NEW YORK: Tiger Woods, one of the hottest marketing symbols on the planet, is getting the cold shoulder on television where ads featuring the golfing star have disappeared since news broke of his philandering.
Nielsen, the New York-based consumer research company, said the once ubiquitous Woods had not appeared in a prime-time TV commercial since a November 29 Gillette ad.
That was two days after his image went into freefall with a car accident outside his Florida home and subsequent revelations of a marital crisis over his alleged affairs with a string of women.
The last Gillette spot ran during NBC’s much-watched “Football Night in America” and had run a total of eight times in November, all during football telecasts on NBC and “Monday Night Countdown” on ESPN, a Nielsen spokesman told AFP. Since then, Woods has not been seen in public. The only footage of the golfer has been in salacious media coverage of his sex life. Sponsorship made Woods sport’s first billionaire. He earns an estimated $110 million annually from endorsements and prize money, and as long as he remains a top talent at tournaments, sponsors are unlikely to drop Woods entirely. But his stock is visibly falling. Sports drinks giant Gatorade has cancelled its contract with Woods, although it says this was planned before the scandal erupted.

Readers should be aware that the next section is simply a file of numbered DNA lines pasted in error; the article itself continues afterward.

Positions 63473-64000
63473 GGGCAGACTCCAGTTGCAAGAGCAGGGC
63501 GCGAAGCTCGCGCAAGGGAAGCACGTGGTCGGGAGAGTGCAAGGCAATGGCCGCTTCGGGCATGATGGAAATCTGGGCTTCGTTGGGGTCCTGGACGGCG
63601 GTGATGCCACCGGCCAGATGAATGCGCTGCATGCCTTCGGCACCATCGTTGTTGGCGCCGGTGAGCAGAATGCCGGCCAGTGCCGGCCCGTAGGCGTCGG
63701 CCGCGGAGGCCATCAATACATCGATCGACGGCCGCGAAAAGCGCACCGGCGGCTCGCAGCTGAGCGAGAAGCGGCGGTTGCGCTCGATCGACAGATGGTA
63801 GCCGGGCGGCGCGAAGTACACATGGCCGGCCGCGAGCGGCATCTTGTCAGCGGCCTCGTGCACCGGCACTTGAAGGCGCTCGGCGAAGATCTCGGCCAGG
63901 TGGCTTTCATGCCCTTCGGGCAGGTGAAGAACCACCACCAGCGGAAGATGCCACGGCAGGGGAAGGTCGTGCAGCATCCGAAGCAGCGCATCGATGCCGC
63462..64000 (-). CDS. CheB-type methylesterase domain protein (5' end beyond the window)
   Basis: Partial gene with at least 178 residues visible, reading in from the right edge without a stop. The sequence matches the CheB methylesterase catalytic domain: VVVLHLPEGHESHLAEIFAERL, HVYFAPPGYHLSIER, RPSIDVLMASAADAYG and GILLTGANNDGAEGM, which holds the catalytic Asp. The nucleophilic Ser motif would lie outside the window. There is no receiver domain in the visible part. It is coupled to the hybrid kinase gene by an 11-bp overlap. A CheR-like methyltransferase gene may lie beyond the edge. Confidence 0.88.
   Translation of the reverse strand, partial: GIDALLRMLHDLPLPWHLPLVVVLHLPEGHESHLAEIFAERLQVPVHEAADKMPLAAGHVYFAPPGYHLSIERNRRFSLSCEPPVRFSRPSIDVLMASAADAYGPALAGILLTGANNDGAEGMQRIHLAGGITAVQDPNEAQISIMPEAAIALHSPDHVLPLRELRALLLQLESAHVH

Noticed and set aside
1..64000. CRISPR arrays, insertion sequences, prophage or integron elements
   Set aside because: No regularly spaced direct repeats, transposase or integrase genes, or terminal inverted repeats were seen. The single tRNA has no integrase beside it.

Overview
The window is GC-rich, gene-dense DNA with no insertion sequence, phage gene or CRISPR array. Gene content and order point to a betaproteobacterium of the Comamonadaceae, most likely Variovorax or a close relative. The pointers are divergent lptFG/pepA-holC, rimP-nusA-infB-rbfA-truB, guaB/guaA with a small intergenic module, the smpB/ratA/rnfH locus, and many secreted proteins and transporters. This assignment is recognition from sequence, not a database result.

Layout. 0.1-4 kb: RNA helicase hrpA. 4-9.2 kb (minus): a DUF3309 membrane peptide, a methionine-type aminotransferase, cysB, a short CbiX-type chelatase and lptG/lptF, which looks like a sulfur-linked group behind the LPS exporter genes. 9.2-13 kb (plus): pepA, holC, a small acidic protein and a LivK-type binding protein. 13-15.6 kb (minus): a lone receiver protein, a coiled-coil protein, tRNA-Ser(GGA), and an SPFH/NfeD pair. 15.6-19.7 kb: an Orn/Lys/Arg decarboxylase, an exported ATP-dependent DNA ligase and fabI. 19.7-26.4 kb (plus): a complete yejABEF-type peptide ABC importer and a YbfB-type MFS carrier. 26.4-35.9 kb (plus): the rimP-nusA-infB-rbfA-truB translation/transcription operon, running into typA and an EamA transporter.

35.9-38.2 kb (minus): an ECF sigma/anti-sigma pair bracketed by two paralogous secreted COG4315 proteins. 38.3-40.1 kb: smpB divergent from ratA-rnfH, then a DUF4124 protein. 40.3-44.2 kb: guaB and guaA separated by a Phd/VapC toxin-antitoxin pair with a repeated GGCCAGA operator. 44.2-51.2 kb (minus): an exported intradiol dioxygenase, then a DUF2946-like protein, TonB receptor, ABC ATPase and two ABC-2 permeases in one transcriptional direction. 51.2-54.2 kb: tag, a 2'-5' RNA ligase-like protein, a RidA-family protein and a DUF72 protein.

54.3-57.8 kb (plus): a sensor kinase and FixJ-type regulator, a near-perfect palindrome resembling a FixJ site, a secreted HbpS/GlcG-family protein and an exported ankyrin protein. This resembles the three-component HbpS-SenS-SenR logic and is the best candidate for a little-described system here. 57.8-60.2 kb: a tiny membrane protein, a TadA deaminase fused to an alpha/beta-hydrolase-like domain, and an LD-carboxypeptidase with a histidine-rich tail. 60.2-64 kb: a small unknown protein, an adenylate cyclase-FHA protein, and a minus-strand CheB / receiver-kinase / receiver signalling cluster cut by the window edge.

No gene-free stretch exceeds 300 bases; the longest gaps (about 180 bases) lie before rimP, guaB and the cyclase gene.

Nike, his biggest sponsor, last week said it was standing by Woods. However, in a possible sign of friction, the golfer was reported by celebrity news site TMZ to be axing his appearance as best man at the wedding of his Nike Sales representative. “Tiger Woods is ‘the face of Nike golf,’” TMZ said in its report. “Whether or not allegations about mistresses are true, Tiger’s image is tarnished.” Evidence of that tarnished image is found in the latest ranking from the Davie Brown Index, which measures celebrities’ standing with consumers. Woods dropped from sixth to 24th in the more than 2,800-strong DBI database, Chris Anderson, a spokesman for the Los Angeles based agency, told AFP. In Britain, leading golf agent Andrew Chandler said Woods, winner of 14 majors, could still escape the public relations disaster. “It will take time to repair, but I think it’s doable. Time is a great healer,” Chandler said, comparing Woods’ travails to a 2004 scandal involving England football superstar David Beckham. “I don’t think Tiger will ever be able to be as private as he was, though. He’s got to be more accessible from now on and so become a little bit more real. Beckham is the only one I can liken Woods to. He went through pretty much the same thing and it passed in about nine months,” said Chandler. “Now he’s a super-hero again who might single-handedly bring the World Cup to England.